“I get around as much as I can and ride in plenty of schooling races. The people I ride for are loyal to me.
“Touch wood, I’ve been very lucky with injuries. One or two seasons I missed a good few months but other than that, I’ve been lucky.”
Preists Leap, trained Tom O’Leary, was an important horse in the development of Enright’s career, winning the Thyestes Chase in 2008 and following up 12 months later. They also completed the course in two Aintree Grand Nationals.
There was an element of the fortune Enright alludes to in the creation of that partnership.
“Conor O’Dwyer couldn’t do the weight and he actually put me forward for it. I was riding winners at the time but for him to put me forward was great and very lucky. It was a massive help at the time.”
Later on, the Eoghan O’Grady-trained Westerner Point propelled him to Tim Duggan Chase triumphs in 2016 and 2018.
Carrigmoorna Rock (Tyner) and Davids Charm (Walsh) yielded another pair of Grade 3 victories, while other highlights include a brace of Grade 2s, in the Hilly Way Chase on Days Hotel for Henry de Bromhead and the EBF Mares’ Novice Chase on the Tyner-conditioned Byerley Babe.
“The win in the Hilly Way on Days Hotel for Henry de Bromhead was probably one that got me into the spotlight. I’ve ridden plenty of winners for Henry too, he’s been very good to me as well. Things like that help.
“Days Hotel ran in the Grade 1 at Punchestown the year Sprinter Sacre came over to take on Sizing Europe (in 2013) and it was unreal to be involved in that. Even before the race the parade ring was 10 deep. I’ve never experienced anything like that in Ireland, before or after, and only saw something similar in the Grand National at Aintree.”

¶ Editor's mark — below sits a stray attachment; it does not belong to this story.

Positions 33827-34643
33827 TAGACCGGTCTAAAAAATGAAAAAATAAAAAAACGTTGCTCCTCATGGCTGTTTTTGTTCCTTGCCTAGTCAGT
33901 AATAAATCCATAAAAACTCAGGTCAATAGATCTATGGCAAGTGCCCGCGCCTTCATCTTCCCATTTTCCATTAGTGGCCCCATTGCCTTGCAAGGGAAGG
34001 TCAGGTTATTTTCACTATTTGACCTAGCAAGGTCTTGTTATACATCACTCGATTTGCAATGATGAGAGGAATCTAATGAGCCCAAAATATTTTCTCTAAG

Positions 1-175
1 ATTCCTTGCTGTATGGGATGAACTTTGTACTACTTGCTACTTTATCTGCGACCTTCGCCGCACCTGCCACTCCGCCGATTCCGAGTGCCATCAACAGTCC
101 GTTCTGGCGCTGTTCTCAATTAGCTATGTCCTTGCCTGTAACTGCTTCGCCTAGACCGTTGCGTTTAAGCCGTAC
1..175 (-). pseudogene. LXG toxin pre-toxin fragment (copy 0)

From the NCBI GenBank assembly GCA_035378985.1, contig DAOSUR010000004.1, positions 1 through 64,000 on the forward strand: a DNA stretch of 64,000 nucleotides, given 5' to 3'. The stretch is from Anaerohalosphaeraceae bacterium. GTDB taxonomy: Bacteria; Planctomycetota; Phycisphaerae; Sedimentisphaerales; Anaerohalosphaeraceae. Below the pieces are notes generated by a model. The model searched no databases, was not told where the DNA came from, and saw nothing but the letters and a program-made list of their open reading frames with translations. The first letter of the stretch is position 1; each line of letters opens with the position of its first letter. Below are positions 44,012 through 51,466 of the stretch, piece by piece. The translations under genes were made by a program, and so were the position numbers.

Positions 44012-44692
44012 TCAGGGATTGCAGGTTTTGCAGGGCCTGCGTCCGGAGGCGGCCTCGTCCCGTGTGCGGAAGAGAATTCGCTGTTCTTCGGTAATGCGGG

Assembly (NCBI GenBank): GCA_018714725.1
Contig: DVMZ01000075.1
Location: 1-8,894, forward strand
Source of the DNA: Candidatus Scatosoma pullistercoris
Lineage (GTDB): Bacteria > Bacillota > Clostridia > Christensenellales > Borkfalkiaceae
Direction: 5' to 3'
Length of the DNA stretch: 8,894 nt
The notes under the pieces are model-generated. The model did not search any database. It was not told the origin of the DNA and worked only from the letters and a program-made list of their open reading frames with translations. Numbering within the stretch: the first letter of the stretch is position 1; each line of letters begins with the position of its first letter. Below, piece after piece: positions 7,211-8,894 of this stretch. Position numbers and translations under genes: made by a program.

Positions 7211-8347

Enright hit the 30-winner mark in Ireland at Punchestown on Wednesday, equalling his best-ever tally here, and for good measure, was on the mark for Tony Martin at Musselburgh in Scotland yesterday (part of a double on the day).
“Things are flying thank God. I’m getting plenty of winners and plenty of rides for different trainers, which is great. Ken Whelan, my agent, is doing a great job. He’s working hard for me. He’s on the ball every morning in fairness to him.”
He derives particular satisfaction from the enjoyment his parents, Marian and Paudie are deriving from his success.
“My mother and father, without their support I wouldn’t have gotten anywhere” the Dunmanway-based pilot emphasises. “My mother used to get up at six o’clock every morning to drop me into Tom Cooper’s.
“I left school after third year and in fairness, while my parents weren’t overly happy, they told me they’d support me and if I ever wanted to come home I could.
“To be doing well now, it feels like I’m paying them back for their belief in me.”
The ambition now is to form a partnership with a Grade 1 horse. He had a taste of it at Punchestown on Days Hotel, and knows what a really good horse feels like, having won twice on future Champion Chaser Special Tiara.
"Henry was grateful and let me ride him. He won his maiden hurdle first-time out and I won a beginners’ chase on him and he went on to be pretty good.
“That’s what you get up in the morning for. Every time you put your leg over a three-year-old or four-year-old for someone, you hope you’re coming in liking them as much as they do. I love riding young horses in schooling races because there’s a chance one of them might be a superstar.”
And the dream lives on.